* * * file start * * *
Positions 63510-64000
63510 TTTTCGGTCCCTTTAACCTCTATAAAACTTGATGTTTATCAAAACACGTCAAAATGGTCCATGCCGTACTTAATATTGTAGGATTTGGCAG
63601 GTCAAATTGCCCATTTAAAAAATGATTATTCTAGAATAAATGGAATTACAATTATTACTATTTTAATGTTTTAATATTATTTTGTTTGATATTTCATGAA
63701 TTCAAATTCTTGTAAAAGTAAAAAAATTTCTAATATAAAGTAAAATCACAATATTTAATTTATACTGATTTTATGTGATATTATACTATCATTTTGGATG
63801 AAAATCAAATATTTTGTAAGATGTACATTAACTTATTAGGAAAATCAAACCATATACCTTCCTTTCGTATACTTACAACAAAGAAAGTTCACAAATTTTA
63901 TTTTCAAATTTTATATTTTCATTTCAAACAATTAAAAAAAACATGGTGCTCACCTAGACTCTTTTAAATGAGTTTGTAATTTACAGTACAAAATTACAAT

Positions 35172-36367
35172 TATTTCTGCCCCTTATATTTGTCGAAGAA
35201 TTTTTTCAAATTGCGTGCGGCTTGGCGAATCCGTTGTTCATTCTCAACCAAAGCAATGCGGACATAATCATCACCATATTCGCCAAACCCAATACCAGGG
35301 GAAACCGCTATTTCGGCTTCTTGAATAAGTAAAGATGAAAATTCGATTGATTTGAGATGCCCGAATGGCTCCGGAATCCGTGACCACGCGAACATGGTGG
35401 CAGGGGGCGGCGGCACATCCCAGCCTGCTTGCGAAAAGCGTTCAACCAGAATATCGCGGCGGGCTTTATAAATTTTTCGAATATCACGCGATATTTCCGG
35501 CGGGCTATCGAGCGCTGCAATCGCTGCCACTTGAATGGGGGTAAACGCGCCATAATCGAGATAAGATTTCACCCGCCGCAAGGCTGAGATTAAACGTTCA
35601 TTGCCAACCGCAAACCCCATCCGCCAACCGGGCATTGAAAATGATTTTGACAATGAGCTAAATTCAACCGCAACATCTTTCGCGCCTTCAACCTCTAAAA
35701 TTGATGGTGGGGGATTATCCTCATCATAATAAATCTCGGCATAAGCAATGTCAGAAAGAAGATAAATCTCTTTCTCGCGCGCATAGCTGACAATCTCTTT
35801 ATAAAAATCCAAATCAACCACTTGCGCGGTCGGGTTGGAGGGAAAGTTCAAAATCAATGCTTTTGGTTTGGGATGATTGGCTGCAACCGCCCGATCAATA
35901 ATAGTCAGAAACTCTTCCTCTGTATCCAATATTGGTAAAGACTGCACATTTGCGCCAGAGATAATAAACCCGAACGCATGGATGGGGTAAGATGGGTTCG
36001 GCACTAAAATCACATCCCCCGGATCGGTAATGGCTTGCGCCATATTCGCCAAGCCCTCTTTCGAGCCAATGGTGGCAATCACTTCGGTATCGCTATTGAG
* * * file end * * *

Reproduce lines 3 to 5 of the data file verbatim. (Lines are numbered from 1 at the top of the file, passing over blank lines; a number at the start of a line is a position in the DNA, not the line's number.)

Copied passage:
63601 GTCAAATTGCCCATTTAAAAAATGATTATTCTAGAATAAATGGAATTACAATTATTACTATTTTAATGTTTTAATATTATTTTGTTTGATATTTCATGAA
63701 TTCAAATTCTTGTAAAAGTAAAAAAATTTCTAATATAAAGTAAAATCACAATATTTAATTTATACTGATTTTATGTGATATTATACTATCATTTTGGATG
63801 AAAATCAAATATTTTGTAAGATGTACATTAACTTATTAGGAAAATCAAACCATATACCTTCCTTTCGTATACTTACAACAAAGAAAGTTCACAAATTTTA